Examine the gap between IT & OT
If you want to build a bridge, the first thing to know is where the gap is, how wide it is, and what kind of traffic goes across it. As an “OT architect,” you also want to know where IT is separated from OT, what data is sent between the two environments, and for whom this data is relevant. Five types of data can be distinguished within the OT:
- Data that goes from IT to OT: order data or production planning data (what needs to be made when and what is needed to do so).
- Process or production data: the operator makes his/her decisions based on this information.
- Asset data: data on the status of the machines (wear etc.), especially relevant for maintenance.
- Performance data: how well did you produce? What is the cost of the products, how can it be improved? This is data that goes from OT to IT.
- Product data: data for quality staff (especially for food and pharmaceuticals because of storage requirements): Are the products safe? Do they meet the specifications? Often this data is stored in a data center for a longer period of time (>5 years).
In understanding these data streams, the value of those data streams must also be recognized. Not only the value within OT, but also the value after the transformation towards IT. Indeed, within IT, this data is valuable input for office processes.
Make a plan
To bridge the gap between IT and OT, start by creating a plan, with what was mentioned above as the main input. Three facets are important here: organization, technology and operations. I discuss them below.
The organization must be able to carry the set-up. Do you have the right OT and IT people, or maybe even a separate OT department? Are all servers and assets properly managed? Often these are provided within the OT by third parties and therefore are not included in the database for IT. Or the IT people do provide the service, but a third party does the configuration. As a result, the exact scope of maintenance and changes is not always clear. Good management is then important.
Start with the OT landscape: What systems generate what data streams? For which system is a particular data stream relevant? How do data flows across layers? Because of cybersecurity, it is inadvisable for data to pass directly through all layers. The OT data will be buffered or converted from there towards IT and vice versa. System availability also plays a role: can production continue if there is temporarily no data from ERP or MES? All these questions come together in a user specification, high level design and IT architecture design. If this design is unified, it will also be much easier to properly integrate cybersecurity (secure by design).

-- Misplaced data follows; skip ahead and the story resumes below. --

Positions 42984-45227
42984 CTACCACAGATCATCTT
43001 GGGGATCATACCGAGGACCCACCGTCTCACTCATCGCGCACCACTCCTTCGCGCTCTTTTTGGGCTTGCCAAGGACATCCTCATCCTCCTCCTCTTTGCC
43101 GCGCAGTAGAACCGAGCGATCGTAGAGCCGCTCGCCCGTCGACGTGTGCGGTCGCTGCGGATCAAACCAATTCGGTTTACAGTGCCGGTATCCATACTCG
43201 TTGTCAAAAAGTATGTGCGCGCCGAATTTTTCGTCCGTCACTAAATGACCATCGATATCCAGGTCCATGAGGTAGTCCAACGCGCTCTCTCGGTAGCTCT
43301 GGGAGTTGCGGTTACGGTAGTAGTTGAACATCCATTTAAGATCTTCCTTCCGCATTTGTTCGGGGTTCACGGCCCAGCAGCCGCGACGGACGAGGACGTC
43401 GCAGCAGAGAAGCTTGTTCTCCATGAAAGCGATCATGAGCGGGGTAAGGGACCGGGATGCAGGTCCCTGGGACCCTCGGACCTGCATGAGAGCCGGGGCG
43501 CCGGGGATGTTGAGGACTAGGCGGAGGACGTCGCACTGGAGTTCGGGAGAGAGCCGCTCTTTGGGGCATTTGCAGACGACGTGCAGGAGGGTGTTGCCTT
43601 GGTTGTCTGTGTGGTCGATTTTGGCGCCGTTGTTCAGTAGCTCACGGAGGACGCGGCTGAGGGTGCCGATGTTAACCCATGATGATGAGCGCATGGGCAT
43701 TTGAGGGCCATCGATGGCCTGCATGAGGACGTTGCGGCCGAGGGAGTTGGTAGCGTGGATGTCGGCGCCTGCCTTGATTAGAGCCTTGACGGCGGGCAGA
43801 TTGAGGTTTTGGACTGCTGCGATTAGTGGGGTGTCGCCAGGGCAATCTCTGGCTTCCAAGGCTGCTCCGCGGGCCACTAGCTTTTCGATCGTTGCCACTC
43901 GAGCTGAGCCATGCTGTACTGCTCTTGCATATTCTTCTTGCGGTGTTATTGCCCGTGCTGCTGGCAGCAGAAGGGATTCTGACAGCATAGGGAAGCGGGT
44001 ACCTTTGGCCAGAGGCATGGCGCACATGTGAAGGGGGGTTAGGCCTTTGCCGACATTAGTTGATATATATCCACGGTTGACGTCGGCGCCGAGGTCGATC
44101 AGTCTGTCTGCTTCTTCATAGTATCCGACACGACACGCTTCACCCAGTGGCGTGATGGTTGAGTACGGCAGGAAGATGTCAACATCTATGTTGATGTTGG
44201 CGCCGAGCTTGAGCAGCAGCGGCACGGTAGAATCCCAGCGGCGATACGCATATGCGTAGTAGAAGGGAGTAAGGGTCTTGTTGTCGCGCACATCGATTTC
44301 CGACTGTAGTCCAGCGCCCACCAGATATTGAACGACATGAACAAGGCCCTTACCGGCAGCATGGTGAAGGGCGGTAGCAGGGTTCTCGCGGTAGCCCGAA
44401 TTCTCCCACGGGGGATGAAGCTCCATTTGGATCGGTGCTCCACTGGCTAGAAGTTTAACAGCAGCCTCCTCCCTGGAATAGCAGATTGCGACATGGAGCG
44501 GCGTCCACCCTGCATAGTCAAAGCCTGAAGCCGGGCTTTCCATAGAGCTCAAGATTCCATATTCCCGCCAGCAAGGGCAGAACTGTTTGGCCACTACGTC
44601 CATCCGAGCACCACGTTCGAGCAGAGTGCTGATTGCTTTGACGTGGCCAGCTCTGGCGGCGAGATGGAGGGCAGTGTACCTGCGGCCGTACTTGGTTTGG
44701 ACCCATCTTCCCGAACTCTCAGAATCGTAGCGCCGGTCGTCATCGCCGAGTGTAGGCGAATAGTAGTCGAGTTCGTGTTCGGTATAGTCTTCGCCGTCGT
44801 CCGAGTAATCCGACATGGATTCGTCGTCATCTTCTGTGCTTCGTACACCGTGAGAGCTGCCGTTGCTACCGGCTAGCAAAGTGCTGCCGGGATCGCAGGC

After making the design and setting up the organization, it is important to manage all the assets in the right way. A good Lifecycle Mangement Plan, including maintenance procedures and work instructions, avoids large investment costs and makes keeping the system in top condition part of the operation. For a good Lifecycle Management Plan, it is essential to also have an up-to-date Asset Inventory. Asset Inventory is a configuration management tool that includes all configurable components within the OT landscape.
With a clear plan, you have a dot on the horizon, a good design that is fit for use. The total systems meet user needs, are predictable in maintenance, and comply with cyber security basics.
Create a roadmap
Probably from the plan, there will also be systems to replace. Implementing this plan all at once can be a bit radical. Besides being very costly and disruptive to production, this approach is also risky. Should the OT systems not be configured quite right, it can cost additional money and time, which in turn affects production.
Breaking the plan into pieces and using the Lifecycle Mangement Plan and Asset Inventory and plotting them out over time creates a roadmap. This roadmap now forms the route to bridging IT and OT in a managed and affordable way, with acceptable risks.
Find a partner if the right expertise and experience is lacking internally
If the organization is set up to execute the roadmap itself, then there is no need to look for a partner. Yet it is more common for manufacturing companies to be primarily focused on producing products. Which makes sense, after all this is where they make their living.
Lacking the time and/or expertise to draw up the IT & OT plan and roadmap yourself, you can of course choose to hire a partner. Of course, there are plenty of companies that can help you. We are, of course, one of them. What makes us different from the others? We are vendor independent. Do not aim to sell a standard solution or software package. We are on the side of the production company and together we make a well-founded plan and accompanying roadmap and of course help in their realization.
Want to know more about our approach to an OT & IT plan and roadmap? Please feel free to contact me.